“That’s so gay”

There is a lot of talk about bully and harassment prevention, but it still occurs quite frequently.  What people don’t think about as often is how words and phrases can have such a negative impact.  I really liked the article from The Huffington Post (http://www.huffingtonpost.com/2012/08/28/thats-so-gay-phrase-impact-lgbt-youth_n_1837330.html) because it discussed the harmful effects of words.  The author described how hearing the phrase “that’s so gay” can lead students to “feel isolated and experience headaches, poor appetite or eating problems.”  I heard this phrase just the other day while walking to the Davis Center.  I was thinking that hearing the phrase “that’s so gay” could make it even more difficult for some students to come out.  Despite having many students that are open or are advocates of LGBTQ people, hearing such words on campus reveals that there are still those who are not aware of how hurtful this phrase can be or who are not as friendly toward LGBTQ students.  What are your experiences with hearing the phrase “that’s so gay” on campus?

-Becky

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It Gets Better

Check out this link for a great “It Gets Better” video by Dan Savage: http://www.itgetsbetter.org/#zPcHmlqZnXQ

Watch the first full “It Gets Better” MTV episode here: http://www.itgetsbetter.org/pages/it-gets-better-mtv-special-full-episode

Here is the second full MTV episode of “It Gets Better” about college students dealing with family, friends, and coming out: http://www.itgetsbetter.org/pages/second-it-gets-better-special-to-air-on-mtv-october-9th

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Questioning

So I’ve been struggling with my sexuality for as long as I could remember.  I grew up very… I don’t want to say conservatively because that can have different connotations, but traditionally (we went to Church every Sunday, traditional gender roles etc.) which has made accepting my sexuality incredibly difficult.  I’ve really always hoped that someday I would just wake up and be “normal”, so that I could grow up, get married and have kids.  I’m finally starting to accept that that may not be an option for me and I just feel like I’ve disappointing myself and my parents because of it.  Because I’m the oldest child of three and the only son, I’ve always felt a lot of pressure from my parents and to grow up to be everything they expect of me, which really does not help my situation.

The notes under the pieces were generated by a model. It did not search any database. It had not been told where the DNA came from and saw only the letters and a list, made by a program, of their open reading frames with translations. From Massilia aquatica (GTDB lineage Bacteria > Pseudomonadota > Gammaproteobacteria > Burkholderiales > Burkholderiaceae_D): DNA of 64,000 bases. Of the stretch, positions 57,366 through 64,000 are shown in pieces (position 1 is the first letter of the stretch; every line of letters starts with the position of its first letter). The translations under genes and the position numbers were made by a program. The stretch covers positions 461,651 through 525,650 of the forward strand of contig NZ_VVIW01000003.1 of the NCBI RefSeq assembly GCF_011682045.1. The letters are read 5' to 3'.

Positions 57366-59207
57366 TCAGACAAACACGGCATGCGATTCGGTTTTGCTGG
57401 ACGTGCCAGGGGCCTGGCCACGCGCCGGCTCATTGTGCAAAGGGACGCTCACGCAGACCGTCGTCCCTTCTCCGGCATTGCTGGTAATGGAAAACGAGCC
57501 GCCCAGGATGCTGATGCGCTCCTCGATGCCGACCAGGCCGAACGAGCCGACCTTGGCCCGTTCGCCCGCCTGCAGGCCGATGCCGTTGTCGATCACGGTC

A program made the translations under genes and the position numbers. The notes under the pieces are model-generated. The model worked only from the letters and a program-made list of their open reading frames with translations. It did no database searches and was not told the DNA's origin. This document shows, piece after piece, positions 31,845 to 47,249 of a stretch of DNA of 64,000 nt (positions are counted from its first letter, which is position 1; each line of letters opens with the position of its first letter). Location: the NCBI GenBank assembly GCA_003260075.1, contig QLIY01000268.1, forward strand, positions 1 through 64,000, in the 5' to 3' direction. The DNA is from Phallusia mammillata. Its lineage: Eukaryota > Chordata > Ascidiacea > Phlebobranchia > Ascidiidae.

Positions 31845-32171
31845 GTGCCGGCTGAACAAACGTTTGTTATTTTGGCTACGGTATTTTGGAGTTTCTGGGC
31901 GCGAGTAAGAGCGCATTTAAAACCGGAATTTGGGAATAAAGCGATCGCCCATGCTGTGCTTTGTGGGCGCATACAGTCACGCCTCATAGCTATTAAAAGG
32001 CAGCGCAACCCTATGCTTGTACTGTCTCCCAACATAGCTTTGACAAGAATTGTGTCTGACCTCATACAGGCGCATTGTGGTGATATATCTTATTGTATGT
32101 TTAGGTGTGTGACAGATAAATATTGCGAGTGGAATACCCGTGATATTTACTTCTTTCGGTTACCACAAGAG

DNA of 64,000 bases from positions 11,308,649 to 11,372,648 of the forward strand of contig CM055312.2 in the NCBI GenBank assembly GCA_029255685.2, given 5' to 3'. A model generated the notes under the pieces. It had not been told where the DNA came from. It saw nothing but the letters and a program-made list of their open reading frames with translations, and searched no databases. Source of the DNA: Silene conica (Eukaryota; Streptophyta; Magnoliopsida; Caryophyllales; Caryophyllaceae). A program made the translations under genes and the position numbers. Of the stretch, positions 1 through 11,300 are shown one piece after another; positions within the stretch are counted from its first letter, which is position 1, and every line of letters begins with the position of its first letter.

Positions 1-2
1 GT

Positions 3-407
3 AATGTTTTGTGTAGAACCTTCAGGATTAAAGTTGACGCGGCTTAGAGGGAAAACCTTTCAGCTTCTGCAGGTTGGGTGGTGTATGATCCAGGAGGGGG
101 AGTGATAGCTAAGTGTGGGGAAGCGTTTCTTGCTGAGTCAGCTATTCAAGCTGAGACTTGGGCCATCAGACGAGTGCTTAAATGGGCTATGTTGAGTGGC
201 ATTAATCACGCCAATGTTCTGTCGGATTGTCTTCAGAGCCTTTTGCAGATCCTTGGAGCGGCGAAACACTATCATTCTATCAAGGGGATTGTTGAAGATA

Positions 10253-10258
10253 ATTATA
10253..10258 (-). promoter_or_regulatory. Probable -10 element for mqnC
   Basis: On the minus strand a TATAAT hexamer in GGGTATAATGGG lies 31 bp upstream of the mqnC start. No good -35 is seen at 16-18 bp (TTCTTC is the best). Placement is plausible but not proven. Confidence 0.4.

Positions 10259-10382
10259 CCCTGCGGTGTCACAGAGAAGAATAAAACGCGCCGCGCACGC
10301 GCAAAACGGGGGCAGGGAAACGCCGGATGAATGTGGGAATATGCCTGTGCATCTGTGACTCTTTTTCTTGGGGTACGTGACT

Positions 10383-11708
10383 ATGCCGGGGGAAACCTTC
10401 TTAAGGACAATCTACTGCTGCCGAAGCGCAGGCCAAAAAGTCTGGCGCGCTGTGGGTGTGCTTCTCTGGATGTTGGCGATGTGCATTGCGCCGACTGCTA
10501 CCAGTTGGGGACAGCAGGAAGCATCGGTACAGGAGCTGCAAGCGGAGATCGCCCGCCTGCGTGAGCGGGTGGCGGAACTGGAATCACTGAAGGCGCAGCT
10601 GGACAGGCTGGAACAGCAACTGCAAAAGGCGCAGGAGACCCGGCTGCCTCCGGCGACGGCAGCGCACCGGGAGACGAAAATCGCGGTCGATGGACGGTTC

However at this point in my life I’m just tired of feeling like I’m hiding who I am and lying to my friends and family.  I already live a stressful life with school and what not, and having the constant fear, because fear is really the best word for it, of having to deal with my sexuality has really started to put me over the edge.  None of my friends know that I’m gay/ bi (I haven’t truly figured out where I fit on the spectrum yet) and I just feel like I need to tell someone because dealing with this alone has become almost unbearable.   I’m just scared that this could possibly make things worse or that my friends could reject me because of it.
While not really a question per say, I’d just like some help on what I should do to make this situation a little easier.  I do want to come out, but I just know that because I’m still not comfortable with my sexuality myself yet, it may not be the best time to be telling other people.  Any advice would be greatly appreciated, so thanks for your help ahead of time!